no such questions are put the court would presume that the witness account
has been accepted as held in M/s. Chuni Lal Dwarka Nath v. Hartford Fire
Insurance Co. Ltd. & Anr. AIR 1958 Punjab 440. In Maroti Bansi Teli v.
Radhabai w/o Tukaram Kunbi & Ors. AIR 1945 Nagpur 60, it has been laid down
that the matters sworn to by one party in the pleadings not challenged
either in pleadings or cross-examination by other party must be accepted as
fully established. The High Court of Calcutta in A.E.G. Carapiet v. A.Y.
Derderian AIR 1961 Cal. 359 has laid down that the party is obliged to put
his case in cross-examination of witnesses of opposite party. The rule of
putting one’s version in cross-examination is one of essential justice and
not merely technical one. A Division Bench of Nagpur High Court in
Kuwarlal Amritlal v. Rekhlal Koduram & Ors. AIR 1950 Nagpur 83 has laid
down that when attestation is not specifically challenged and witness is
not cross-examined regarding details of attestation, it is sufficient for
him to say that the document was attested. If the other side wants to
challenge that statement, it is their duty, quite apart from raising it in
the pleadings, to cross-examine the witness along those lines. A Division
Bench of Patna High Court in Karnidan Sarda & Anr. v. Sailaja Kanta Mitra
AIR 1940 Patna 683 has laid down that it cannot be too strongly emphasized
that the system of administration of justice allows of cross-examination of
opposite party’s witnesses for the purpose of testing their evidence, and
it must be assumed that when the witnesses were not tested in that way,
their evidence is to be ordinarily accepted. In the aforesaid
circumstances, the High Court has gravely erred in law in reversing the
findings of the first Appellate Court as to the factum of execution of the
sale deed in favour of the plaintiff.

17. It is also settled law that passing of consideration under a sale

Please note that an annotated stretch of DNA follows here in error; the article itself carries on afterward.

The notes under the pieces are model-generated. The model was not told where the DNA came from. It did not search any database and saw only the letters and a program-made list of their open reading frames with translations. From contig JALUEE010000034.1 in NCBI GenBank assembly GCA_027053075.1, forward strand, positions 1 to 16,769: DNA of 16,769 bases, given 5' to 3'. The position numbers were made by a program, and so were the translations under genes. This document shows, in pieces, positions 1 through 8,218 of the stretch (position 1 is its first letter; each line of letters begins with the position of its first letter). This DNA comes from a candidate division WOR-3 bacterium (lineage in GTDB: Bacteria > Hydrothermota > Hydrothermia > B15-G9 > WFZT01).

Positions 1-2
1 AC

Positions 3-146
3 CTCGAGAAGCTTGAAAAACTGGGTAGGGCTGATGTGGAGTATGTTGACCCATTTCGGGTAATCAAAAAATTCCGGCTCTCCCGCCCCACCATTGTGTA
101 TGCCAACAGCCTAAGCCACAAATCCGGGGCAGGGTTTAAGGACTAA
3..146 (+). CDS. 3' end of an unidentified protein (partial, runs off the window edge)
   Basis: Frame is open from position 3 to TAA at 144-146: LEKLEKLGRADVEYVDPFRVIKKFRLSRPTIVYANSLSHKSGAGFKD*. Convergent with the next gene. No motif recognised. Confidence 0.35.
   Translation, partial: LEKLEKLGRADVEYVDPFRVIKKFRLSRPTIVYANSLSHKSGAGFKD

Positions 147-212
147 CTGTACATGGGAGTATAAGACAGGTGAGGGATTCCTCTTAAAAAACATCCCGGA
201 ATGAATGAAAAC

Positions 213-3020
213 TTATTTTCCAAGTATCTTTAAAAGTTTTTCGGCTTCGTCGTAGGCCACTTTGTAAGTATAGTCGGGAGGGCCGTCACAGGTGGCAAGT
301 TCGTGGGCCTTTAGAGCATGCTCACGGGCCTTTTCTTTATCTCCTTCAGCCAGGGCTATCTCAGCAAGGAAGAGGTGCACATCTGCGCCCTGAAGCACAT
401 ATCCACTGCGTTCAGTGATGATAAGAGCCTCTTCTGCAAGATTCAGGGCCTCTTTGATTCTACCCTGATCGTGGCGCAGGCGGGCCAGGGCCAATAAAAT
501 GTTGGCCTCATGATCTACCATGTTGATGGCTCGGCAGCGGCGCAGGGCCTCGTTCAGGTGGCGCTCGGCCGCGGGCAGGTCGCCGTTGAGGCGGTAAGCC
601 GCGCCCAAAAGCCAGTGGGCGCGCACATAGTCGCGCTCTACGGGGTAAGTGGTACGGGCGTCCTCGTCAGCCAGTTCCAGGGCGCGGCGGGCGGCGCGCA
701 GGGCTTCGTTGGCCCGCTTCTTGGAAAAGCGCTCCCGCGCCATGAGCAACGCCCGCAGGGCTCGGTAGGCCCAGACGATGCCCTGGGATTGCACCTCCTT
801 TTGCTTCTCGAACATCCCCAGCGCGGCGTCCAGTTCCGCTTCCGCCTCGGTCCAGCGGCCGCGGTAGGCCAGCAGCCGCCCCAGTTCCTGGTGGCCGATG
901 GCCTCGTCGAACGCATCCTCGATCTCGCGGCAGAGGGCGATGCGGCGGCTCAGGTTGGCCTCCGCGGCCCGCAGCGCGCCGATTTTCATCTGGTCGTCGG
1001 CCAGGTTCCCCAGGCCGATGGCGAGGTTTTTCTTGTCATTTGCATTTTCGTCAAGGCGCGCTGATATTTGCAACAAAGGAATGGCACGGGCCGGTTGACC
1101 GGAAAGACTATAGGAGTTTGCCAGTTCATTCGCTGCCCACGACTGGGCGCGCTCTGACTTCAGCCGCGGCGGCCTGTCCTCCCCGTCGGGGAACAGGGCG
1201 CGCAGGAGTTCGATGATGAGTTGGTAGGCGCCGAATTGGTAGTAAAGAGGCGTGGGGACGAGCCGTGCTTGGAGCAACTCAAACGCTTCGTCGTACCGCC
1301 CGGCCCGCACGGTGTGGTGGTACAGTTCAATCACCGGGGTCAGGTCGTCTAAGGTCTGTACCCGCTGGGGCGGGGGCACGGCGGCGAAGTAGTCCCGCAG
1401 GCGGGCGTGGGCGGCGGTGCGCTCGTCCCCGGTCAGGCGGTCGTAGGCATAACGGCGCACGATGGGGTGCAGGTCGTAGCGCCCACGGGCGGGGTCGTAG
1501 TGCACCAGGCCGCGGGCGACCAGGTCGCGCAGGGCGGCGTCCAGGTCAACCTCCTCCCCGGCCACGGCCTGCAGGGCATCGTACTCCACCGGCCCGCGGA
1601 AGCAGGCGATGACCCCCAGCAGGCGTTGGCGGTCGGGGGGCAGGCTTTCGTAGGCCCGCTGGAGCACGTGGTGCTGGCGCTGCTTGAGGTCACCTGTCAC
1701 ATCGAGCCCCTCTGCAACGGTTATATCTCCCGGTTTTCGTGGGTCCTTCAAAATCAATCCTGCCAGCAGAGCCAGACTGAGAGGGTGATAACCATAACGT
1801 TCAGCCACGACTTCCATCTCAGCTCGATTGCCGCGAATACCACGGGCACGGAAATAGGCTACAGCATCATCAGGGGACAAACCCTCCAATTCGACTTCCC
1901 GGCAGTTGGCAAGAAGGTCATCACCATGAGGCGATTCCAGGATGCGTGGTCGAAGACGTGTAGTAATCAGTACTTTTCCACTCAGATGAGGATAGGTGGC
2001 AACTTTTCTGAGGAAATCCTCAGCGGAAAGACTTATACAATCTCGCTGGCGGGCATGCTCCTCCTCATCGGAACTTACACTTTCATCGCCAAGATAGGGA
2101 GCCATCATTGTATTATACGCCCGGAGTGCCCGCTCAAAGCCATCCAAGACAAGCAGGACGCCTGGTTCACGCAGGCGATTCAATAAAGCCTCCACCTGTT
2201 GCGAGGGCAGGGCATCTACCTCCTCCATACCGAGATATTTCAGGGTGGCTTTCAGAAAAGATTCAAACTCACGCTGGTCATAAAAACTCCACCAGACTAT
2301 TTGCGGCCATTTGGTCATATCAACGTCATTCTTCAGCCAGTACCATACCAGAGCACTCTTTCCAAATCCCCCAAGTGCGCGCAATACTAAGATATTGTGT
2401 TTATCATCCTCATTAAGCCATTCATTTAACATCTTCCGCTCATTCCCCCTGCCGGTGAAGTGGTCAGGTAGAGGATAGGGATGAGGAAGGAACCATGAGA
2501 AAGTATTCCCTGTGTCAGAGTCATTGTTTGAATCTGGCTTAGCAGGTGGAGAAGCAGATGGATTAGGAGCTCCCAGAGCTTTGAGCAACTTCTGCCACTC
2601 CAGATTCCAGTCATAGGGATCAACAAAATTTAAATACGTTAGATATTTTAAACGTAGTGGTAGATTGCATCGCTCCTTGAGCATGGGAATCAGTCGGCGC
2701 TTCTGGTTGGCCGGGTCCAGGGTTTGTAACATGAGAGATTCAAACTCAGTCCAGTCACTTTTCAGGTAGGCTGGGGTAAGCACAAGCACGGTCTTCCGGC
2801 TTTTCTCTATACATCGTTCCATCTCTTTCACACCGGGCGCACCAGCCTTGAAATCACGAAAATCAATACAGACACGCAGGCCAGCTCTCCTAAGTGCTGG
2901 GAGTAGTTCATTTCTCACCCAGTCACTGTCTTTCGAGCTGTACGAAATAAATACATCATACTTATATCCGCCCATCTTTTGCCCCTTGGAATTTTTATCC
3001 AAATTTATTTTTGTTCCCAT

deed cannot be questioned by third party. Defendant no. 3 has not been
able to establish her case that she is an adopted daughter of the deceased
Yashoda and thus, she being the third party, could not have questioned the
execution of the sale deed by Buchamma on the ground of passing of
consideration as rightly laid down by the High Court of M.P. in Pandit
Ramjilal Tiwari v. Vijai Kumar & Ors. 1970 MPLJ 50. The High Court of Patna
has also held that passing of consideration can be questioned by a party or
his representative in Mt. Akli v. Mt. Daho AIR 1928 Patna 44. Similar is
the view of the High Court of Nagpur in Maroti Bansi Teli (supra). Thus,
the High Court has erred in law on this ground also in dismissing the suit.
18. Coming to the question whether the plaintiff was placed in possession
by Buchamma, in our opinion, it is apparent that Yashoda was enjoying the
property in her lifetime, though it appears that defendant no. 3 was
residing with Yashoda, but she has not claimed any derogatory title to
Yashoda nor has claimed adverse possession. Her claim of an adopted
daughter of Yashoda has not been found established. The entry of
possession in some revenue records simplicitor does not confer any right to
defendant no. 3 to retain the possession of the property. The property on
the death of Yashoda had been passed on to Buchamma being class IInd heir,
as such she had the right to sell the property to plaintiff. Even if
Buchamma had not placed plaintiff in possession of property on strength of
his title conferred by way of sale deed in question he had right to recover
possession. The first appellate Court was thus right in decreeing the
suit. The High Court has erred in allowing appeal.

19. In the circumstances, appeal is allowed, the impugned judgment and
order passed by the High Court dismissing the suit is set aside and the
judgment and decree passed by the first Appellate Court is restored. The
parties to bear their own costs.

…………………………J.(V. Gopala Gowda)

………………………..J. (Arun Mishra)
New Delhi;
May 5, 2016.
ITEM NO.1A-For Judgment COURT NO.9 SECTION XIIA

S U P R E M E C O U R T O F I N D I A
RECORD OF PROCEEDINGS

Civil Appeal No(s).4816/2016 @ SLP(C)No.13076/2007

MUDDASANI VENKATA NARSAIAH(D)TR.LRS. Appellant(s)

VERSUS

MUDDASANI SAROJANA Respondent(s)

Date : 05/05/2016 This appeal was called on for pronouncement of JUDGMENT
today.

For Appellant(s)
Mr. K. Shivraj Choudhuri,Adv.

For Respondent(s)
Mr. Sridhar Potaraju,Adv.
Hon’ble Mr. Justice Arun Mishra pronounced the judgment of the Bench
comprising Hon’ble Mr. Justice V.Gopala Gowda and His Lordship.

Leave granted.
The appeal is allowed in terms of the signed reportable Judgment.
Pending application(s), if any, stand(s) disposed of.
(VINOD KUMAR JHA) (MALA KUMARI SHARMA)
COURT MASTER COURT MASTER
(Signed Reportable judgment is placed on the file)